Thursday, June 20, 2019

Threat Source newsletter (June 20, 2019)


Newsletter compiled by Jonathan Munshaw.

Welcome to this week’s Threat Source newsletter — the perfect place to get caught up on all things Talos from the past week.

This week, we disclosed two vulnerabilities in KCodes’ NetUSB kernel module contains that could allow an attacker to inappropriately access information on some NETGEAR wireless routers. An attacker could send specific packets on the local network to exploit vulnerabilities in NetUSB, forcing the routers to disclose sensitive information and even giving the attacker the ability to remotely execute code.

We also have our weekly Threat Roundup, which you can find on the blog every Friday afternoon. There, we go over the most prominent threats we’ve seen (and blocked) over the past week.

Upcoming public engagements with Talos

Event: “It’s never DNS...It was DNS: How adversaries are abusing network blind spots” at SecTor
Location: Metro Toronto Convention Center, Toronto, Canada
Date: Oct. 7 - 10
Speaker: Edmund Brumaghin and Earl Carter
Synopsis: While DNS is one of the most commonly used network protocols in most corporate networks, many organizations don’t give it the same level of scrutiny as other network protocols present in their environments. DNS has become increasingly attractive to both red teams and malicious attackers alike to easily subvert otherwise solid security architectures. This presentation will provide several technical breakdowns of real-world attacks that have been seen leveraging DNS for a variety of purposes such as DNSMessenger, DNSpionage, and more. 

Cyber Security Week in Review

  • The U.S. is reportedly stepping up its offensive cyber attacks against Russia’s power grid. Sources told the New York Times that the new efforts are a quiet effort to respond to Russia’s meddling in the 2018 midterm elections.
  • The U.S. Department of Homeland Security released an advisory urging Microsoft users to patch all of their products. The government warned users against the potential exploitation of a “wormable” bug Microsoft disclosed in May.
  • A security researcher was able to access and publicly post more than seven million Venmo transactions. The researcher says it was all done to urge users to set their accounts to private on the money-sending app.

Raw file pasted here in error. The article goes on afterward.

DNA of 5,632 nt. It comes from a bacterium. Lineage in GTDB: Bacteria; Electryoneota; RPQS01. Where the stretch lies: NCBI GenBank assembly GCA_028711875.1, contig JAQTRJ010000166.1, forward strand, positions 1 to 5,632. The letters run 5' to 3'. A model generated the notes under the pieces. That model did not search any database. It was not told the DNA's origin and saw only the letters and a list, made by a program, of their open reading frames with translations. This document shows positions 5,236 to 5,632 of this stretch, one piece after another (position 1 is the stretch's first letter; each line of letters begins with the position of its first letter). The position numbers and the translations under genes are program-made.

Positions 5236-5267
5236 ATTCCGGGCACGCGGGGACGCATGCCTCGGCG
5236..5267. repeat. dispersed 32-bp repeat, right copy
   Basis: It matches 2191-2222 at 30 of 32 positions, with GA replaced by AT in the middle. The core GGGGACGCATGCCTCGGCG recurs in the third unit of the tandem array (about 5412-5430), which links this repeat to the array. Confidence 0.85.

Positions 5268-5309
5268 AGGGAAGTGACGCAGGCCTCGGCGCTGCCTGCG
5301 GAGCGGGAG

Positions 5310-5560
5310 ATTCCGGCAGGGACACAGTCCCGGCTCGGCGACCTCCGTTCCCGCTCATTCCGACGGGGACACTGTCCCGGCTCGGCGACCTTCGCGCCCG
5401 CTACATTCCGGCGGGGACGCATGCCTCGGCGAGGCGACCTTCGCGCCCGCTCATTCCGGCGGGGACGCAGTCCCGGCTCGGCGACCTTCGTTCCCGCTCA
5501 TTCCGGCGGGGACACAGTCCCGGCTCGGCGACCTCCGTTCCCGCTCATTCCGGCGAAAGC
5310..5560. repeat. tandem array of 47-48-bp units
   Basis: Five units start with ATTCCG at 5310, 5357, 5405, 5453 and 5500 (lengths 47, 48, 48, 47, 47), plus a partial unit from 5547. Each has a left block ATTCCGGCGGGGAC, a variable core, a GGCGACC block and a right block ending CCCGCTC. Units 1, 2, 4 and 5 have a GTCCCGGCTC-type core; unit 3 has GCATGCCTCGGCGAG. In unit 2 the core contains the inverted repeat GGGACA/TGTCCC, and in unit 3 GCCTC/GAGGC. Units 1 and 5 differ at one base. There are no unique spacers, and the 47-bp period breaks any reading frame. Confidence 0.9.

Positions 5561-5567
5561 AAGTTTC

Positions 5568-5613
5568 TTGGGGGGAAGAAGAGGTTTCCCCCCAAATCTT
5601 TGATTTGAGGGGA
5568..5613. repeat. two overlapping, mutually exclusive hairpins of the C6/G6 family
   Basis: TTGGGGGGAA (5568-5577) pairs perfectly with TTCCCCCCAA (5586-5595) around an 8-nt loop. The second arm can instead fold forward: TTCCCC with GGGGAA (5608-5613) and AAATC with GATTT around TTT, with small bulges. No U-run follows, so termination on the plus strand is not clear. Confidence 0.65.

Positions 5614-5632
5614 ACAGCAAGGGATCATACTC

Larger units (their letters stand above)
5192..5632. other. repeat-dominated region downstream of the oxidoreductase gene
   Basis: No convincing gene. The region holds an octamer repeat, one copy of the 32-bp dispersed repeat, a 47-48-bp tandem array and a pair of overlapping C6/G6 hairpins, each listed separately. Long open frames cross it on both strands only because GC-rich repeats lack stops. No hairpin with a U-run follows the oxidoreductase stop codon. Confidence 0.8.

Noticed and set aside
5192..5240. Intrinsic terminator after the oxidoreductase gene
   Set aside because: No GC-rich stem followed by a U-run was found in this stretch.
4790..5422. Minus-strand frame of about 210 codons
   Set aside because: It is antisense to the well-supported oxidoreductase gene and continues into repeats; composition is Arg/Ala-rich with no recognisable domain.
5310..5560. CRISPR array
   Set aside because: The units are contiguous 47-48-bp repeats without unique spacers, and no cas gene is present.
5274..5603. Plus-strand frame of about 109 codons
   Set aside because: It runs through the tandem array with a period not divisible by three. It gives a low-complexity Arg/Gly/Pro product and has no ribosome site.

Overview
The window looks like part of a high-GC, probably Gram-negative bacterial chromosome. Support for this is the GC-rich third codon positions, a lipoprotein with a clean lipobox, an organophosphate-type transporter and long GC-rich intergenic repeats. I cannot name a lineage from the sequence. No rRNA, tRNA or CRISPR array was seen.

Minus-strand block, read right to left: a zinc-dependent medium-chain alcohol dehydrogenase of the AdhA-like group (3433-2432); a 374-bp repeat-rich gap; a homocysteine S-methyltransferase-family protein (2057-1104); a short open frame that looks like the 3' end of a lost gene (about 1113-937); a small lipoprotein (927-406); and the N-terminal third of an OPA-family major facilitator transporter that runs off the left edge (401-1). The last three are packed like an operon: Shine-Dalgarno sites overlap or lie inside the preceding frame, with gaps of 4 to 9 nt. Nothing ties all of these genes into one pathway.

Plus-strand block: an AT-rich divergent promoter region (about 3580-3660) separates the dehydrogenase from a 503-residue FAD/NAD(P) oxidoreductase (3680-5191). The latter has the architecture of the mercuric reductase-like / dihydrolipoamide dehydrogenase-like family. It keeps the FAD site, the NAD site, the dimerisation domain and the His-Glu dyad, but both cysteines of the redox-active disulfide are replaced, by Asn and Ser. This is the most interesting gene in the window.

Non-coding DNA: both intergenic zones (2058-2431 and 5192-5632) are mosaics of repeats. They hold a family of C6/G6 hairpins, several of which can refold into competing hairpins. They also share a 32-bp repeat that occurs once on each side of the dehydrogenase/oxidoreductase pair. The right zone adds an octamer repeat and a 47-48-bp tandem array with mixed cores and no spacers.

• Several malicious Android apps have been able to bypass two-factor authentication. Once logging into some other apps installed on the users’ phone, these apps attempt to steal Bitcoin.
  • Two new class-action lawsuits allege that Amazon’s Alexa devices unknowingly record small children’s voices. The suit claims this is illegal because minors cannot consent to having their voices recorded.
  • Cisco disclosed several critical vulnerabilities this week in a variety of their products, including DNA Center and SD-WAN.
  • New malware is targeting cryptocurrency exchange employees using Windows and Mac systems. The attacks exploit a zero-day vulnerability in Mozilla Firefox that Mozilla patched earlier this week.
  • The Florida city of Riviera paid $600,000 to hackers who infected their computer system with ransomware. The attack apparently originated from a phishing email one employee opened. 
  • Notable recent security issues

Notable recent security issues

Title: Attackers redirect users to RIG exploit kit, downloads ransomware
Description: A new malvertising campaign in the wild attempts to trick users into clicking on malicious ads, then sending them to a web page containing the RIG exploit kit. Once infected, the kit then downloads the Buran ransomware. Buran is a fairly straightforward ransomware, implementing its encryption process and then displaying a ransom note to the victim.
Snort SIDs: 50424 - 50426 (Additionally, rules 42806, 43187, 43217, 43332, 43729, 45455 and 45527-45532 will protect against the RIG exploit kit)


Title: New Linux malware believed to use code from past Chinese malware
Description: A new malware known as “HiddenWasp” has been spotted in the wild targeting Linux machines. HiddenWasp contains several methods to avoid detection by antivirus solutions, and the attackers are still actively deploying it. Researchers discovered that the malware contains code that is copy and pasted from other, past attacks from Chinese actors.
Snort SIDs: 50477, 50478

Most prevalent malware files this week

SHA 256: 3f6e3d8741da950451668c8333a4958330e96245be1d592fcaa485f4ee4eadb3 
MD5: 47b97de62ae8b2b927542aa5d7f3c858
Typical Filename: qmreportupload.exe 
Claimed Product: qmreportupload
Detection Name: Win.Trojan.Generic::in10.talos

SHA 256: 7acf71afa895df5358b0ede2d71128634bfbbc0e2d9deccff5c5eaa25e6f5510 
MD5: 4a50780ddb3db16ebab57b0ca42da0fb
Typical Filename: wup.exe
Claimed Product: N/A
Detection Name: W32.7ACF71AFA8-95.SBX.TG

SHA 256: 15716598f456637a3be3d6c5ac91266142266a9910f6f3f85cfd193ec1d6ed8b 
MD5: 799b30f47060ca05d80ece53866e01cc
Typical Filename: 15716598f456637a3be3d6c5ac91266142266a9910f6f3f85cfd193ec1d6ed8b.bin 
Claimed Product: N/A 
Detection Name: W32.Generic:Gen.22fz.1201

SHA 256: c3e530cc005583b47322b6649ddc0dab1b64bcf22b124a492606763c52fb048f 
MD5: e2ea315d9a83e7577053f52c974f6a5a
Typical Filename: Tempmf582901854.exe
Claimed Product: N/A
Detection Name: W32.AgentWDCR:Gen.21gn.1201

SHA 256: 46b241e3d33811f7364294ea99170b35462b4b5b85f71ac69d75daa487f7cf08
MD5: db69eaaea4d49703f161c81e6fdd036f
Typical Filename: xme32-2141-gcc.exe
Claimed Product: N/A
Detection Name: W32.46B241E3D3-95.SBX.TG

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